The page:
Thursday, December 12, 2013
andrea rionne and charlene higgins

Andrea Dionne and Charlene Higgins have received the Benjamin A. Gilman International Scholarships to fund study abroad trips in spring 2014.

University of New Hampshire students Andrea Dionne and Charlene Higgins have received Benjamin A. Gilman International Scholarships to fund study abroad trips in spring 2014.

Gilman Scholarships provide up to $5,000 in financial support to students who are traveling abroad on university-approved programs that are four weeks or longer. To be eligible for a Gilman, a student must have financial need, as evidenced by being a Pell grant recipient. Both Dionne and Higgins received the full $5,000 scholarship amount.

The Gilman Scholarship requires that students commit to a “follow on” project upon their return to the United States. These projects help promote the benefits of study abroad and the Gilman program to the university and local communities.

Dionne, a junior linguistics/international affairs dual major from Stratham is headed to Nishinomiya, Japan, in the Kansai region, where Osaka, Kobe, and Kyoto are located. She has advanced proficiency in Japanese (she passed the highest level Japanese government proficiency exam) and chose the Kwansei Gakuin University (KGU) program because she will be able to take classes for both her majors taught entirely in Japanese.

“I’m excited about the region KGU is in,” Dionne said. “I’m looking forward to the temples, castles, and traditional gardens, as well as experiencing cherry blossom season.” For her follow-on project, Dionne will do her part to help increase the number of UNH students going to Japan by speaking to Japanese classes here and specifically addressing common questions and concerns about studying in Japan.

Higgins, a senior environmental and resource economics major and Honors program student from Hamburg, NY, will travel to Ecuador on the School for International Training (SIT) program. She is eager to get hands-on experience in the field of development through the SIT program, which includes field-oriented research and the opportunity to study Spanish and Quechua. Through SIT, she’ll have the chance to visit the Amazon, improve her Spanish proficiency, and “learn from others with different life histories and perspectives.” Higgins’ follow-on project will create a bridge between New Hampshire and Ecuador: she will organize an e-tutoring/peer mentorship program between Ecuadorian youth and UNH Spanish students.

Gilman Scholarships are offered twice a year, with deadlines in October and March. Jeanne Sokolowski, the director of the Office of National Fellowships, contacted all UNH Pell grant recipients in September with general information on the scholarship, held several information sessions and worked closely with students applying.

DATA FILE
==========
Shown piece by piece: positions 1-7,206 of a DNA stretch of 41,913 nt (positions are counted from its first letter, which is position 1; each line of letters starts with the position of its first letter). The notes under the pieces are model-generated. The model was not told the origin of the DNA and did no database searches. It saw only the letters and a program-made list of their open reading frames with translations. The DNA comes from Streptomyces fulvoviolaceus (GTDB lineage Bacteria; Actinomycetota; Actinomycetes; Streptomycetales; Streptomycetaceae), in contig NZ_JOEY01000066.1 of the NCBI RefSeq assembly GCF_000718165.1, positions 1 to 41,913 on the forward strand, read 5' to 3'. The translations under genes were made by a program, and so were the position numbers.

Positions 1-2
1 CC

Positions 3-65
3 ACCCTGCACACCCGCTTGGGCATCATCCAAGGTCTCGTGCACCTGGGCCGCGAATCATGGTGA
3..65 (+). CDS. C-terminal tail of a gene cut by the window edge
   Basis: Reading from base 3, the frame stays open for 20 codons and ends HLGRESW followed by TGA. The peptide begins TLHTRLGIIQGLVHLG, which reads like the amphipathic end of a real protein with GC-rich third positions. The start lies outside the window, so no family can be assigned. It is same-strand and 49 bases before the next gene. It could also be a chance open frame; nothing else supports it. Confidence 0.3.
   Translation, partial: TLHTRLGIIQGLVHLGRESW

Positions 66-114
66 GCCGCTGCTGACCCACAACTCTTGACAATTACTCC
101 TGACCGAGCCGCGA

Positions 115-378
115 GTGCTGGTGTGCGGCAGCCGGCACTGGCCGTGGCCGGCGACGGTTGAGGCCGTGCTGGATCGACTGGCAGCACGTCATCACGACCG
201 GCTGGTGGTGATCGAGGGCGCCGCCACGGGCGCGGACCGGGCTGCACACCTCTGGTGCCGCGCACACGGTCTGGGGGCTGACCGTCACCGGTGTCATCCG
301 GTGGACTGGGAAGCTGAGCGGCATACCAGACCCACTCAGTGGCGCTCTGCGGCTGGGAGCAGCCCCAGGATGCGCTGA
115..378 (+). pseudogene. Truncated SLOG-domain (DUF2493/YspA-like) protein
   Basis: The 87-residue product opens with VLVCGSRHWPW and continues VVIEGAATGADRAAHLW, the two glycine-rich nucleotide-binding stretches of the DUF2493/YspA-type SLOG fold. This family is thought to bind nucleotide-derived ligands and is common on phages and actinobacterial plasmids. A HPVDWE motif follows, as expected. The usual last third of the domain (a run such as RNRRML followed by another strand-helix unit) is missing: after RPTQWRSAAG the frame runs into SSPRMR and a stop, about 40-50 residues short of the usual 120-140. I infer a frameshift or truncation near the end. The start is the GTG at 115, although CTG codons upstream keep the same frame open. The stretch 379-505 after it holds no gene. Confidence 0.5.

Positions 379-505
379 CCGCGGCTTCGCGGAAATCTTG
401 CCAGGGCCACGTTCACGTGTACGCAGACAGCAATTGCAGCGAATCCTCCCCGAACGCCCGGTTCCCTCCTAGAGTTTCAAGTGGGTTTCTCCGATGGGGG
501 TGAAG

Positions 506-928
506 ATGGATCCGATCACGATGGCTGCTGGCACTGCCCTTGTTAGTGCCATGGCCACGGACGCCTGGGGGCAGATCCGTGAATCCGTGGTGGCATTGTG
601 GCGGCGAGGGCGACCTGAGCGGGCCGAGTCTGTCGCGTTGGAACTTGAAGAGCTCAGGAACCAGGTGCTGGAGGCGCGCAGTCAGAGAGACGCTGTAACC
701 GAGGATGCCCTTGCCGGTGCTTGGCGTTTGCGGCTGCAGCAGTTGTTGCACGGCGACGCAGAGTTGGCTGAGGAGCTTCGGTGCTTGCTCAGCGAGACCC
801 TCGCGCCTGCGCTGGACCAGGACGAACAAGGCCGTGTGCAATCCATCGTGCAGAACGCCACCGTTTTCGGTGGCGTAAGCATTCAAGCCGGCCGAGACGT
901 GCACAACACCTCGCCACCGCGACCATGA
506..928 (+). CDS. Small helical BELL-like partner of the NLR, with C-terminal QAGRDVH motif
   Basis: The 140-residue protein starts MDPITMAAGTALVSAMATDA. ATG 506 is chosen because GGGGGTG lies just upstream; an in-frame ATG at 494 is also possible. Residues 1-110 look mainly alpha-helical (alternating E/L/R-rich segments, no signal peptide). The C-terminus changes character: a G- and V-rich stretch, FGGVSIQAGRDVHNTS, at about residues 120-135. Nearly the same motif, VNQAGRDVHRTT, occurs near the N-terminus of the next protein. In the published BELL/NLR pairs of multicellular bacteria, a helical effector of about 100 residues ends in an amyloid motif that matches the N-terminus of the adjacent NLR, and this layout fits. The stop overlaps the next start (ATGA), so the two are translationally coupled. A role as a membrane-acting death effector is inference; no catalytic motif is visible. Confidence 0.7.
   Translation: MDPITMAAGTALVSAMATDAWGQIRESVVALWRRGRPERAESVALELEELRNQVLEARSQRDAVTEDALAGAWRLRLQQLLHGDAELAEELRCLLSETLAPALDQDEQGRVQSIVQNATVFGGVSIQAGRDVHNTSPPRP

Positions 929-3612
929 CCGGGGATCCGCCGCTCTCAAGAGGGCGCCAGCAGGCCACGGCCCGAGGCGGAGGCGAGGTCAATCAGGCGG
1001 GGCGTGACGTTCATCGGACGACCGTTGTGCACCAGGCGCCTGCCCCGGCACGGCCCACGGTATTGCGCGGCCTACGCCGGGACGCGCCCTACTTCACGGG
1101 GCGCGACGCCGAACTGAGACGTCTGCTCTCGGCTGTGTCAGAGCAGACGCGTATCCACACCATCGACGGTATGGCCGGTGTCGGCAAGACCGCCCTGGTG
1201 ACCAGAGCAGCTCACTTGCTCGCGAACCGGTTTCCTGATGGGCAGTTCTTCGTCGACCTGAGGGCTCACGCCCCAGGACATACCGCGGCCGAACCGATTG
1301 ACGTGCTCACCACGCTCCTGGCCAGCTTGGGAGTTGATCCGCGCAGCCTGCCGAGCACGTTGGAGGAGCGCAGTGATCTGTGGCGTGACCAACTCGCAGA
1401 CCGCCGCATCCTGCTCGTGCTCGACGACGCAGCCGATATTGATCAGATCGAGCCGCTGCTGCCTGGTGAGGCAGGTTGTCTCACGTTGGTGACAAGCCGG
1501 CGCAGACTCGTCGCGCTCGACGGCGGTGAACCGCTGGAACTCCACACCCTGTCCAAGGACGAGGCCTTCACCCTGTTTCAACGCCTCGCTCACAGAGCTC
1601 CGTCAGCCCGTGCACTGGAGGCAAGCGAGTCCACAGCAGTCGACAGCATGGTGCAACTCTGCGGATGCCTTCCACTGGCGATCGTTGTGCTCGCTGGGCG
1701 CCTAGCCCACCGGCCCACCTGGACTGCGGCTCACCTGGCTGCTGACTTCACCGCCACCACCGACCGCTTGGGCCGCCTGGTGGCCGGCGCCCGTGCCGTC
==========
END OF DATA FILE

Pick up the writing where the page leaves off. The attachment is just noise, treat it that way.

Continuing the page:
These students were also advised by the Center for International Education on choosing a program that was a fit for their academic and professional plans, which is an essential factor in writing competitive applications for the Gilman. The center will continue its support to the Gilman winners through one-on-one advising, pre-departure orientation and reentry services—similar to the support given to the approximately 25 percent of all UNH students who study abroad.

The winners are also involved in two other Hood House programs: the International Affairs (IA) major (Dionne) and the Honors program (Higgins). The IA program includes language proficiency, study and research abroad, and capstone project and presentation requirements. The Honors program provides an enhanced academic experience for intellectually motivated students.

“The international experience in Japan and Ecuador will prepare these two students to work effectively in a globalized world,” said P.T. Vasudevan, interim senior vice provost for academic affairs at the university. “It will help them gain skills, self-reliance and a world view to compete in a global economy.”

About the Benjamin A. Gilman International Scholarships: The Gilman Program aims to increase the number and diversity of students studying abroad, including students studying in non-traditional countries, especially those outside of Western Europe, Australia and New Zealand; students with diverse ethnic backgrounds; students from a diverse range of institutions; students engaged in non-traditional (for study abroad) fields of study, such as the sciences and engineering; and students with disabilities. For more information, visit

About the Office of National Fellowships: Established in 2005, the UNH Office of National Fellowships provides information, counsel, and editorial support to high achieving students applying for national and international fellowships and scholarships. The services of the Fellowships Office are available to undergraduates, graduate students, and alumni who are interested in opportunities like the Gilman Scholarship. Contact Jeanne Sokolowski at (603) 862-0733 or

Originally published by:

UNH Today

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    Staff writer | Communications and Public Affairs